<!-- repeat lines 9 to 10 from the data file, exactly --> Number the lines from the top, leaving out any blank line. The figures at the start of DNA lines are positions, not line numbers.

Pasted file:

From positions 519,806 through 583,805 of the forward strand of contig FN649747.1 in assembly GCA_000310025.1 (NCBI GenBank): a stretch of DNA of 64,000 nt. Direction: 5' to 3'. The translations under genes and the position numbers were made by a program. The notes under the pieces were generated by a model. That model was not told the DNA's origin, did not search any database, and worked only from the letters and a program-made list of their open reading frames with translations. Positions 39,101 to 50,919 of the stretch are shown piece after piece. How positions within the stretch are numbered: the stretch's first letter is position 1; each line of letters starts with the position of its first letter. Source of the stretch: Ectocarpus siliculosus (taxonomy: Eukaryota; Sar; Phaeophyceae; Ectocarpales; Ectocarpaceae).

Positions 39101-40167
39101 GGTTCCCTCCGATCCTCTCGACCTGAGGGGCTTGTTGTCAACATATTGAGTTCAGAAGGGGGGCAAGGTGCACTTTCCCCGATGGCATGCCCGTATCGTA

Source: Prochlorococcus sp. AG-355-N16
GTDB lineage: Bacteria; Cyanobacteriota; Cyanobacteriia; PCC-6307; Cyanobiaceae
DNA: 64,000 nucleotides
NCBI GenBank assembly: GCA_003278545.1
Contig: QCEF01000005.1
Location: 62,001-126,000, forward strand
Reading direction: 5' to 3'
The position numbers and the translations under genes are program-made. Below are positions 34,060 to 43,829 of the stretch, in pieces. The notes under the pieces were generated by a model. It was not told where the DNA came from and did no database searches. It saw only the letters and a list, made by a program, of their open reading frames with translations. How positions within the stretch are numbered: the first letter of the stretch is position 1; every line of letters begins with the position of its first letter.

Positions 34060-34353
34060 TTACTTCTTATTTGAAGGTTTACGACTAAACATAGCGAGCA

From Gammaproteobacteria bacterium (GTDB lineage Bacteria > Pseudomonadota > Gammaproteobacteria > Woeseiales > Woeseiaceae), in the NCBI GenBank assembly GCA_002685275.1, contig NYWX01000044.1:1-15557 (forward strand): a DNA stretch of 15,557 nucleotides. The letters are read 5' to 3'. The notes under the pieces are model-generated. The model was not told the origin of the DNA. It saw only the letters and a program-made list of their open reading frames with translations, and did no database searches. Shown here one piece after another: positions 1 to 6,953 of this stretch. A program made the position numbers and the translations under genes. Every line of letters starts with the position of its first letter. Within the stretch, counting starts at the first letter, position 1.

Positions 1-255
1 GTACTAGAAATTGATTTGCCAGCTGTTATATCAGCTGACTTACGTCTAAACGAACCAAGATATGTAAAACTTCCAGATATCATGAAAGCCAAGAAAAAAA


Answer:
Location: 62,001-126,000, forward strand
Reading direction: 5' to 3'